Thursday, April 8, 2010

Television Review: THE HITCHHIKER- 'W.G.O.D.' (1985, Mike Hodges)

Stars: 4 of 5.
Running Time: 26 minutes.
Notable Cast or Crew: Directed by Mike Hodges (GET CARTER, PULP). Starring Gary Busey, Geraldine Page (THE BEGUILED, THE TRIP TO BOUNTIFUL, INTERIORS), Robert Ito (SOYLENT GREEN, THE ADVENTURES OF BUCKAROO BANZAI). Written by Tom Baum (who did CARNY with Gary Busey and Jodie Foster).
Best one-liner: See review.

Well, folks, it's that time again. Time for more HITCHHIKER. Today, we've got a curious episode- one that takes itself seriously and, surprisingly, deserves to be taken seriously. It comes to us courtesy of director Mike Hodges, writer Tom Baum, and stars Gary Busey and Geraldine Page- altogether higher standards of production than us HITCHHIKER viewers are accustomed to.

Our story centers around a hardcore, evangelical radio preacher (on the AM frequency of WGOD, naturally) played by one Mr. Gary Busey. He truly pours his body, heart, and soul into this performance. He is connected- he's electrifying, terrifying, and borderline possessed. It's just the sort of performance which convinces me that if he wasn't perceived as something of a whack job by the community, he'd be one of the most respected, acclaimed actors working today. (Thank God he got an Oscar nomination while he was still reasonably normal; now they have no choice but to invite him back as an attendee, year after year!)

We begin with a leisurely helicopter shot, gliding above the landscape surrounding a radio station- I'm unsure if it's meant to be God's perspective or the POV of radio waves, but we descend to Earth to find Busey answering the phones and preaching up a storm. It's a joy to watch- kind of like when Burgess Meredith is riffin' on the English language in THE MANITOU. Words and sheer physicality emanate from Busey with natural, demented vigor. For a moment, I wondered if perhaps now we can imagine what it would have been like to watch Mozart go bananas on a harpischord in his prime. "THE AIRWAVES BELONG TO GOD!" "Can ya hear me, Dade County?!" "JEEEEEEE-SUS!" "Tower of power! Tower of power!" "How may Gawwwwwwd help you?"

Note the upcoming callers: 'Child Abuser,' 'Fatty,' and 'Seduced and Abandoned.'

Advice to a serial-adulterer: "Now I know you're hot for this man! And the only married man you're not hot for is your I lyin'? Dump this turkey!" Before things can reach transfigurative levels, we get a nasty little dose of reality.

"No matter how big he is, there's one caller up there he doesn't want to hear from."

What is this wetness? Something is dripping. It almost feels like an enormous, soggy... towel has been draped upon me like a shroud. Wait- Hitchhiker, do you know anything about this?

Back in the studio, some investigative journalists (led by Robert Ito) arrive and announce their intention to do a piece on the Reverend Busey. Busey bristles: "You just remember here- God's the story, not me, and He's got nothin' to hide!" Busey naturally slips his actual personality into the character, and, in its own way, it only makes his performance all the more spot-on. Like Busey, the Reverend is the sort of man who greets strangers with a hearty slap on the back and a friendly, toothy smile. But even at this early point in the narrative, Busey allows us a glimpse of something deeply damaged lurking in the shadows beneath the Reverend's glossy exterior. Ito's reporter reveals that he's an agnostic to which Busey replies- "That's a pretty glib attitude you're ridin'– it may not get you into hey-ven!"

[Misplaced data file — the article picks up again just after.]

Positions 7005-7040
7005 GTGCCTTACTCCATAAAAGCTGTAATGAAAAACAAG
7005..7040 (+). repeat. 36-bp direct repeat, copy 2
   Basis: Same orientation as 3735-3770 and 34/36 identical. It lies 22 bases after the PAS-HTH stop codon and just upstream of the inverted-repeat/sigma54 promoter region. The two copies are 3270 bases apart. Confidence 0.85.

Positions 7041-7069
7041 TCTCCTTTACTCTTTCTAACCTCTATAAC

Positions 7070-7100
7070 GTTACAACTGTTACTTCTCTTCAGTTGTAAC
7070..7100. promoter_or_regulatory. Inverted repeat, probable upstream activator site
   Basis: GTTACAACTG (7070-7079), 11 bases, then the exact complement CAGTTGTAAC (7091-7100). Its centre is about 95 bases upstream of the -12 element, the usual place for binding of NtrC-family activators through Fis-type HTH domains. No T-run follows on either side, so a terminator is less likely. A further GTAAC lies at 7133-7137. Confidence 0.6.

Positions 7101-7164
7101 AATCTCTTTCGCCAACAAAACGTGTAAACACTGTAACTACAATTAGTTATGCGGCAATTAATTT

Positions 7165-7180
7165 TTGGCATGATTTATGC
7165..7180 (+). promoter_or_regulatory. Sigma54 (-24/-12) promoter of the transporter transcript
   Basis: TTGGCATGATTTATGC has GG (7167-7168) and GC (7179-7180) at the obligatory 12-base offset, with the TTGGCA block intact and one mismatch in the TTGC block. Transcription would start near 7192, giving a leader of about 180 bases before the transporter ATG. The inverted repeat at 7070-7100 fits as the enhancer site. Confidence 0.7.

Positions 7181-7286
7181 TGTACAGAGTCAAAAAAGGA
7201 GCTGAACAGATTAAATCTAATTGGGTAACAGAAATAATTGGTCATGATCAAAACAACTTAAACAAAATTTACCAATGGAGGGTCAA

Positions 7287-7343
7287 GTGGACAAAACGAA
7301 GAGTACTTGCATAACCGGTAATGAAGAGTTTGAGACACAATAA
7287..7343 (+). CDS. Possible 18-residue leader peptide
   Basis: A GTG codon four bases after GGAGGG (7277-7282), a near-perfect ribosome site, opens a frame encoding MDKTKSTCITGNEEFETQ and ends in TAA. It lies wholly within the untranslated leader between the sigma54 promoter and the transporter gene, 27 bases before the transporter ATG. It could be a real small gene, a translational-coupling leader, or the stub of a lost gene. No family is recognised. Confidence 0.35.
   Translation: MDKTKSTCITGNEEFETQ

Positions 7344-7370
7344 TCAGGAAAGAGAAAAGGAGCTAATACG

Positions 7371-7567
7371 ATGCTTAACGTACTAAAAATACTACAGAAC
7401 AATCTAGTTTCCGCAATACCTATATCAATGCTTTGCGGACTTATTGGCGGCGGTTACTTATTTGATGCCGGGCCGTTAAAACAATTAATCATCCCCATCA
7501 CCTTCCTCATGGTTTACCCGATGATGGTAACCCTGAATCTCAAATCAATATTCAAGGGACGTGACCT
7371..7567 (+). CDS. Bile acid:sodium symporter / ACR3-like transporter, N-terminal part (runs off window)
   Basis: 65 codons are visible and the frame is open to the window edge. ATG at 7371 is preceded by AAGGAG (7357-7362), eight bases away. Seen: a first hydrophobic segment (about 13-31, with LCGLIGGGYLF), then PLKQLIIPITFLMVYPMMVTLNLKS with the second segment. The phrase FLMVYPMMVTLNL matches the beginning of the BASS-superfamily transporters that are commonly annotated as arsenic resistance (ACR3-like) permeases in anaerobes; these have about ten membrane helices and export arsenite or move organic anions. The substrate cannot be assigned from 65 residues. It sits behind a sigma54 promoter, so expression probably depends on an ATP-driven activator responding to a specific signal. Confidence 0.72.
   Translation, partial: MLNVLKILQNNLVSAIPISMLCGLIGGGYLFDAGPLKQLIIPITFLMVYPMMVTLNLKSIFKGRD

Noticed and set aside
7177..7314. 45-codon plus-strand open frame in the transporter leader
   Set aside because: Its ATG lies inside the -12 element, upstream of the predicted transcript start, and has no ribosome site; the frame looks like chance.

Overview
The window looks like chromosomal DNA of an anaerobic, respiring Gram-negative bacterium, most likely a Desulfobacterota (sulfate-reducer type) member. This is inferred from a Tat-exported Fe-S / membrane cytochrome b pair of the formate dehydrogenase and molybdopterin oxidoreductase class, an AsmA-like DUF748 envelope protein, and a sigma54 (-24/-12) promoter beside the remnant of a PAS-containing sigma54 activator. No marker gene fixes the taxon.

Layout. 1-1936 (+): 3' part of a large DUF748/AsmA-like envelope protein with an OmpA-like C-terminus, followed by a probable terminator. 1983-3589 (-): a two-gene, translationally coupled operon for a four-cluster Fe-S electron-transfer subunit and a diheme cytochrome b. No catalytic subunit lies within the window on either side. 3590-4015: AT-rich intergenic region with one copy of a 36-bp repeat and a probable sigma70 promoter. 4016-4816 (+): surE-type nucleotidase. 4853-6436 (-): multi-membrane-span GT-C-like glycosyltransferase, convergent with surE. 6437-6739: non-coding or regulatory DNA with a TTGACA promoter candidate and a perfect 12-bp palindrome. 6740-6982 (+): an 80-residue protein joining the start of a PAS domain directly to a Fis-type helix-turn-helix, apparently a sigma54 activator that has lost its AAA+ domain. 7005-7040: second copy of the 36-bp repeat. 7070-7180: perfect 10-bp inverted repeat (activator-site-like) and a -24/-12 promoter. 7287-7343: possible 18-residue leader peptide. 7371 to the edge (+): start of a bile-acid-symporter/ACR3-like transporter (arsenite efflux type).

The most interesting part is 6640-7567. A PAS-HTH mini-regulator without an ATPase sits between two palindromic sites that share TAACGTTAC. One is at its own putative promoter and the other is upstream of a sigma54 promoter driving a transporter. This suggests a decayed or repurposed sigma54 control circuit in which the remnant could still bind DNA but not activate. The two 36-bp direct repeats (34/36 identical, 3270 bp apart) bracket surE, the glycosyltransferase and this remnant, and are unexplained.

Unusual events begin to transpire inside the radio station, beginning with some aural feedback that can only be described as some kind of supernatural transference. A perturbed Busey leads the reporters away from station headquarters and to his family home, and finally convinces them to leave him alone. It must be noted that Busey tours the town in a ginormous white luxury car featuring a fittingly absurd hood ornament:

Once inside, we're entreated to an inkling of the Reverend's upbringing as he ascends the stairs to a space which recalls childhood repression and psychological imprisonment.

We meet his mother (played by Geraldine Page, widely considered to be one of the greatest actresses of all time) who listens incessantly to recordings of her dead son (and the Reverend's brother) eerily singing. Despite some elements of cliché, it's actually kind of scary.

Busey heads to a rally where he riles up the locals and makes anti-scientific pronouncements such as "God wants you to have faith in him, not chemicals!," and anti-abortion statements like "I don't want a dead Jesus! I DON'T WANT A DEAD JESUS!!!" Needless to say, Busey is fantastic.

That evening, at home, Busey receives more frightening transmissions through his television. Suspecting the "TV people" of "tamperin' with my machinery!," a crazed Busey braves a thunderstorm to return to his station, where (literally?) all hell breaks loose.

I won't reveal too much about what happens next, but there's a few moments perhaps inspired by HAUSU (or at least THE SHINING), and we notably see, in my opinion, the first genuine scare in the entire HITCHHIKER series. (But it has more to do with the high stakes raised through the performances of Busey and Page than any trappings of 'scariness.') Then, after a satisfying conclusion which I shan't go into, guess what?

Yeah, we're all done here.

Despite your best efforts, Hitchhiker: four stars.

-Sean Gill

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